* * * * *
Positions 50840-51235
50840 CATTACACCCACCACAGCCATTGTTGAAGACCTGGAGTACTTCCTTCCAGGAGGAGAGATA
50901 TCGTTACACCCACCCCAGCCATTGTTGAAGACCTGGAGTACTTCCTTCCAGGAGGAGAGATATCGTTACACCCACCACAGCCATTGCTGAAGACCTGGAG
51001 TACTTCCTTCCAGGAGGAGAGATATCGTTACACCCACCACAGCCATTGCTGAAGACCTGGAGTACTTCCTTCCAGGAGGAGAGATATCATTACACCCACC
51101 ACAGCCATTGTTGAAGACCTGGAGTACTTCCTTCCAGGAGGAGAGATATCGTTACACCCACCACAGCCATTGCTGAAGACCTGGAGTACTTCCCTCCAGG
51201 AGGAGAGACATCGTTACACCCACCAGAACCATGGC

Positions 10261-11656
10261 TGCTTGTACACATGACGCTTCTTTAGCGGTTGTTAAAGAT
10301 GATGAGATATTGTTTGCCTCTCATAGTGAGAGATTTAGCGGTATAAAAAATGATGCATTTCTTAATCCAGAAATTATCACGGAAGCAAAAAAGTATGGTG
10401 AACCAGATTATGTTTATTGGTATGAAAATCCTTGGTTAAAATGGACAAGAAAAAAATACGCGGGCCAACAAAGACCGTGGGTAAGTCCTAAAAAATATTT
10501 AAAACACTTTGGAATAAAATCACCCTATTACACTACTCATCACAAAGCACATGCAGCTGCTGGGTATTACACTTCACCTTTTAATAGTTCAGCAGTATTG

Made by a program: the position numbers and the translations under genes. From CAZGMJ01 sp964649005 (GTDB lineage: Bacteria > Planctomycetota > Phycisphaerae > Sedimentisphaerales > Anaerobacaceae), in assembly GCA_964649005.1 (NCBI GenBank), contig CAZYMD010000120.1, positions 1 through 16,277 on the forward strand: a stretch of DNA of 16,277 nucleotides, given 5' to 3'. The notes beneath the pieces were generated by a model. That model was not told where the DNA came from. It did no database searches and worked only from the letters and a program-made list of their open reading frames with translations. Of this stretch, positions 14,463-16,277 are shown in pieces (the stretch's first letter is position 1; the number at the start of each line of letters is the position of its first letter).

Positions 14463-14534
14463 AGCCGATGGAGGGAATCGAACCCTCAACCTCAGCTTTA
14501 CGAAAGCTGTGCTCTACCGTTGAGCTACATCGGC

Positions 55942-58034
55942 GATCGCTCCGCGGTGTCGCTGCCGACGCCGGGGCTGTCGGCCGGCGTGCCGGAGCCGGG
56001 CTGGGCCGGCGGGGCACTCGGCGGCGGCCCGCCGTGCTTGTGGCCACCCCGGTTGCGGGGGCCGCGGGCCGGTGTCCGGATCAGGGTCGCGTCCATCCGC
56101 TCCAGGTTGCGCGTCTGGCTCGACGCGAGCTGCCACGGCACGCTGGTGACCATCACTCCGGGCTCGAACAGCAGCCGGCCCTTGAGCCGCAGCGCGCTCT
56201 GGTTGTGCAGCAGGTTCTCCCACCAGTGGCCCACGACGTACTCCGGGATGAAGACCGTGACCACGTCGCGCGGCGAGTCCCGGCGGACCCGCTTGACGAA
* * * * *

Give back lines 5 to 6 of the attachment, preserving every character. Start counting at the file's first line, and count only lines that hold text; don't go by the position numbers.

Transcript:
51101 ACAGCCATTGTTGAAGACCTGGAGTACTTCCTTCCAGGAGGAGAGATATCGTTACACCCACCACAGCCATTGCTGAAGACCTGGAGTACTTCCCTCCAGG
51201 AGGAGAGACATCGTTACACCCACCAGAACCATGGC